Life

Warning: Might Contain Magic

There has been some suggestion recently (and if I weren’t so technologically inept I’d provide a hyperlink; find the link below instead) that there is a link between mental illness and the reading of, for example, Tolkien, Martin, Pratchett, Rowling.

The writer, a teacher, is perhaps in a position to notice the effects of reading such works on the behaviour and mental well-being of young people. His school caters for 7-18 year olds. He suggests the teenagers should be reading traditional and classical works: Keats, Shakespeare, Dickens, Wordsworth, Shelley and other writers who shy away from “dark, demonic literature, carefully sprinkled with ideas of magic, of control and of ghostly and frightening stories”. I expect he’d like them to read the Bible too (I mean nothing disparaging, I think it’s an excellent read. Quite amusing in some places, and just as full of sex and violence as A Song of Ice and Fire if that’s what you’re after. Or Shakespeare’s plays). I’m going to ignore the obvious problems with his preferred reading for young people with regard to the dangers of Popular Literature – that doesn’t answer his argument re: mental disorders. I wonder who else he might suggest as suitable alternatives – the Brontës? Walter Scott? George Eliot? Lord Byron? Edmund Spencer?

I wonder also what is recommended for the younger readers. Enid Blyton? Roald Dahl? Janet and Allen Ahlberg? All those stories involving talking toys? Perhaps the Magic Schoolbus series?

He doesn’t call for banning those books he considers damaging, merely for age-limits, by the looks of things. Wait until you’re old enough, he seems to be saying, Wait until you can separate Fact from Fiction. When you know Magic doesn’t exist and can’t be conned into believing.

Which I think is a shame. Childhood – right up to the age of majority (18 in new money, 21 if you’re old-fashioned like me) – is a time for Magic and Faeries and True Love and all sorts of other imaginings. (This isn’t to say that Adults can’t read such books, by the way.) Real Life is dark and dangerous enough. Reading all those stories wherein Good always (or nearly always, probably best not read Martin if that’s what you want) triumphs is important for hope that not-so-good things can change. And it’s best to read them when you’re young and relatively pure of heart – not when you’re old and cynical. You’ll learn that Life isn’t fair soon enough. As for the Adults reading them, it’s good to remember that optimism, and the hope.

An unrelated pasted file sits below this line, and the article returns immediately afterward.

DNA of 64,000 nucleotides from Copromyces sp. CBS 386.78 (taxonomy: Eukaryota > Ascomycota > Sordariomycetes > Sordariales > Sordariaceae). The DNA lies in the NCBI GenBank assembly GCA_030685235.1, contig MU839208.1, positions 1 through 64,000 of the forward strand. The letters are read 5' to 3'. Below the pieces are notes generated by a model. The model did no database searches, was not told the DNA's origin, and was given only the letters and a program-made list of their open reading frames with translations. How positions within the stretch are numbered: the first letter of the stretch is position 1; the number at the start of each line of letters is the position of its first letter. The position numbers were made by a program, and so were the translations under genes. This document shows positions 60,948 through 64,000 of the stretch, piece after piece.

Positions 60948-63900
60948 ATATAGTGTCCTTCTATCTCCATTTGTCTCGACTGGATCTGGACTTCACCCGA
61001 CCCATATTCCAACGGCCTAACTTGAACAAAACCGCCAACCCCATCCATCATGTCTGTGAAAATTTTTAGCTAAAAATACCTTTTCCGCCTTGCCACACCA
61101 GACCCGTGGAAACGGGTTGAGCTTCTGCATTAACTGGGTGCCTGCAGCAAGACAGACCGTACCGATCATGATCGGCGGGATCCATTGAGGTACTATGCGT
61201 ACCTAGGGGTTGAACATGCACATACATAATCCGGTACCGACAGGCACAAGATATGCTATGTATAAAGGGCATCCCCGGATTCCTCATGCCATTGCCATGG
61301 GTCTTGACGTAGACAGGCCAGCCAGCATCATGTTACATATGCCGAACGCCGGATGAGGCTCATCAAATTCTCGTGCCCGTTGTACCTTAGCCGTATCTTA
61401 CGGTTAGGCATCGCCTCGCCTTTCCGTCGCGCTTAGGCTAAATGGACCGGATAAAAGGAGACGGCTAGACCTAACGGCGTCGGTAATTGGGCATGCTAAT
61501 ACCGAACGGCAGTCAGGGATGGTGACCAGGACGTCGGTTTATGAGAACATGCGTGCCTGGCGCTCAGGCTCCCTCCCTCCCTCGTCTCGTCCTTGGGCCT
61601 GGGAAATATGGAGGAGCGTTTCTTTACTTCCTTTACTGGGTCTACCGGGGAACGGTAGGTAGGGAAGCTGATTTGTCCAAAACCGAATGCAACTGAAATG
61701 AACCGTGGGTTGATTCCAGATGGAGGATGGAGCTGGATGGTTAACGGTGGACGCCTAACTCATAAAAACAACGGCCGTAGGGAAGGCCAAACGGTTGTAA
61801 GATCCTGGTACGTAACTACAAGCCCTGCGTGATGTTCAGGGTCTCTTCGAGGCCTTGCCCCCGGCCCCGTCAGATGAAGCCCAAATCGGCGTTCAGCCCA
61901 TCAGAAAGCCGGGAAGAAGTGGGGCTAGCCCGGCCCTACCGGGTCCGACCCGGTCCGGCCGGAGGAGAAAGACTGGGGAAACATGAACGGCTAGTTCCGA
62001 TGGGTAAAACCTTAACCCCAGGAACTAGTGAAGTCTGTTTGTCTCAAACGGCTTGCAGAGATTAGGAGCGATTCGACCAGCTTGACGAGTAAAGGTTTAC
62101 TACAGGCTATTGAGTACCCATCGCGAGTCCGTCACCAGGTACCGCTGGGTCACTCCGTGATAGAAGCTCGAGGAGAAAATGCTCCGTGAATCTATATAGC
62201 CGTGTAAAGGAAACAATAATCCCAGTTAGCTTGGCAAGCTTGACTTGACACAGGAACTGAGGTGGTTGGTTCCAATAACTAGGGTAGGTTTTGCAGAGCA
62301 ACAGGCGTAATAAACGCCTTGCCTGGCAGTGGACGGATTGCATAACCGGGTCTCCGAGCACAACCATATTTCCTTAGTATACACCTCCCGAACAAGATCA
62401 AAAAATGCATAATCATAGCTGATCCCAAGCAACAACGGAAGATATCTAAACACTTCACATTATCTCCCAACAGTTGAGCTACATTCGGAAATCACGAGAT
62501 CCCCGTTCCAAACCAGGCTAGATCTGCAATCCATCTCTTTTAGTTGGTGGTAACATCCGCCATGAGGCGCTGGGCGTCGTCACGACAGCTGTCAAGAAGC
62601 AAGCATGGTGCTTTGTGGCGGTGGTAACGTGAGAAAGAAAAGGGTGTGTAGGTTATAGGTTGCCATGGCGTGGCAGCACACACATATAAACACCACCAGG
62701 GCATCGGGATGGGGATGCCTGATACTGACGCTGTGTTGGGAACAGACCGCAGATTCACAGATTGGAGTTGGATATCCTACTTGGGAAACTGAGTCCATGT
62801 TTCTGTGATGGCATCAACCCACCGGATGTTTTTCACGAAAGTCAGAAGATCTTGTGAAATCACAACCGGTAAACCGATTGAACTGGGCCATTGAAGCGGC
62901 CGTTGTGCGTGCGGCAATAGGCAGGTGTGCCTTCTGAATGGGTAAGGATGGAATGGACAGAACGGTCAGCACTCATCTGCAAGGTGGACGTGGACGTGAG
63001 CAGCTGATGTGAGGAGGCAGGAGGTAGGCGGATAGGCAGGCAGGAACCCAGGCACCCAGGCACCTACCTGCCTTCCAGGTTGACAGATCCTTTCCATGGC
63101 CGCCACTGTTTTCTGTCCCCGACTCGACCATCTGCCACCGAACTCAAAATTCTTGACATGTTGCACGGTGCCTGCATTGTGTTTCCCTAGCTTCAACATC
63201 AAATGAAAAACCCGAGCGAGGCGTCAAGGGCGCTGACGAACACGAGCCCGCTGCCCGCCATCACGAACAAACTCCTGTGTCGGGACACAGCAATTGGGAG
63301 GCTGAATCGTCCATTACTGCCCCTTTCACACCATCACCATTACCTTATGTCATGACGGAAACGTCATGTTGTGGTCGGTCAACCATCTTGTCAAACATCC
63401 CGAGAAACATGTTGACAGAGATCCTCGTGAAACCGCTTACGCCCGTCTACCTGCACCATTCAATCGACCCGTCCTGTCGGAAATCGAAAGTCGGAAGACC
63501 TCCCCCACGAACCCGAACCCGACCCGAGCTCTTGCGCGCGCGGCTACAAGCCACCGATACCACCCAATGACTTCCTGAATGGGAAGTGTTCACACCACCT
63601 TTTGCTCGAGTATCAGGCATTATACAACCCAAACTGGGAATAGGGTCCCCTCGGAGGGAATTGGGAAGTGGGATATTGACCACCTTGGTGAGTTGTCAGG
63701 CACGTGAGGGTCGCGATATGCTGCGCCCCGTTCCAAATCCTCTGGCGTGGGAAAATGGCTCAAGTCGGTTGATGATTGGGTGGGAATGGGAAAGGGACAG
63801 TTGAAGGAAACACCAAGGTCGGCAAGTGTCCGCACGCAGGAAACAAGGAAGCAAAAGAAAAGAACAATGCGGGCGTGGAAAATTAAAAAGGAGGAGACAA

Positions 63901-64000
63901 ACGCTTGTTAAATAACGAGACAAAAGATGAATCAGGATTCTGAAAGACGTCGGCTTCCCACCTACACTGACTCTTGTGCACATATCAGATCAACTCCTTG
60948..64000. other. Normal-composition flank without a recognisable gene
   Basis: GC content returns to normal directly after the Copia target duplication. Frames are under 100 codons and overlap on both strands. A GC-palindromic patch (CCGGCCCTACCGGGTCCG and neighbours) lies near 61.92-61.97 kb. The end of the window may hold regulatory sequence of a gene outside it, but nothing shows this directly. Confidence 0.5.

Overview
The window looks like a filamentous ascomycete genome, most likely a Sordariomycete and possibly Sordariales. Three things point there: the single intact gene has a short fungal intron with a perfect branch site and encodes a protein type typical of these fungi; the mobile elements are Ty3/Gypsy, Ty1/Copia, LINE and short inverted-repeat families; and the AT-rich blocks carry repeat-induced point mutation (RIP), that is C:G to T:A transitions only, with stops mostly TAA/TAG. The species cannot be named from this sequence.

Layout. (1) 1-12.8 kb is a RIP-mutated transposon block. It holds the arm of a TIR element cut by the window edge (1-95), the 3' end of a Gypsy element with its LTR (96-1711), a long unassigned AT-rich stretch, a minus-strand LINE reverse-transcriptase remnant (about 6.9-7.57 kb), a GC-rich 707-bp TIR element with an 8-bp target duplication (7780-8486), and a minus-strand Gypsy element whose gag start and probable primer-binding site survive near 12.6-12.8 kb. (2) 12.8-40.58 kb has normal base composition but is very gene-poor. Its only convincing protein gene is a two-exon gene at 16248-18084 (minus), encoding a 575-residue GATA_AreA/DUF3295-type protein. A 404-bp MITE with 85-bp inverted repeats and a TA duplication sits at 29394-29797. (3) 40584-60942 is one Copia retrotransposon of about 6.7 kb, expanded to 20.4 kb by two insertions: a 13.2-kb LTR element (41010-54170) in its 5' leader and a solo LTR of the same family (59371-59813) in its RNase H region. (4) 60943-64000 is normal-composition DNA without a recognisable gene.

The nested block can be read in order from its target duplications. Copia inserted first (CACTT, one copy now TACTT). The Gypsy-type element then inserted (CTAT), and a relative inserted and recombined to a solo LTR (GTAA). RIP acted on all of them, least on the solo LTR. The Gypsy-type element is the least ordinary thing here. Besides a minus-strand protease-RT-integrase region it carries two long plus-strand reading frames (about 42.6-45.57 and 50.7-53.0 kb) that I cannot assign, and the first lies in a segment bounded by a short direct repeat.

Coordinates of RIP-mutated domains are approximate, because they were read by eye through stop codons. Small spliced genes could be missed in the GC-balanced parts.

To be honest, I think there are more pressing dangers to mental well-being than magic and ghosts. Perhaps he should be more worried about the potential ill-effects of Internet-Life, bullying (physical, verbal, and cyber), and stress caused by the pressures to conform socially and excel academically, regardless of ability. Worrying about potential careers while choosing which subjects to study, aged fifteen. Far more damaging than imagining oneself to be the hero of an invented world, leading a small band of rebels (with Right on their side, naturally) to victory against over-whelming odds. Defeating the bullies. Escaping school and exams.

If anything, reading unreal stories offer an escape from those things, away from Real Life, and away from naval-gazing. You don’t think about yourself while you read, not if it’s a good book. And what you read shapes who you are and who you become, with any luck, helping you to become comfortable in your own skin. How frequently are the heroes and heroines of these stories the characters who conform?

As for the link between reading fantasy and mental illness – perhaps there is one; I wouldn’t know, I haven’t read the studies. But perhaps it’s like the link between mathematics and schizophrenia. Perhaps we should avoid studying maths until we’re old enough…

To anyone who reads this: Read everything and anything. I don’t care how old or young you are, read whatever you like, whether it’s too old, too young or just right. A tip for finding new books: If someone in Authority has condemned it for its ideas, it’s probably a right good yarn. Not always (I wasn’t terribly taken by Dan Brown’s The Da Vinci Code, film or novel), but more often than not. So read them, and make your own mind up.

Finally: Magic does exist (how else do you explain all those wonderful books?), and I believe in Pixies and Faeries and Dragons and everything else Fantastical. I’m happy in my world, where they exist. It’s nicer than his world where they don’t.

  And the link: http://www.theacornschool.com/news/the-imagination-of-the-child/

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2 thoughts on “Warning: Might Contain Magic

    1. Thanks 🙂 I saw a response by a relatively well-known author which was basically just listing all the fun and games of Shakespeare and thought, well that’s a rubbish response!

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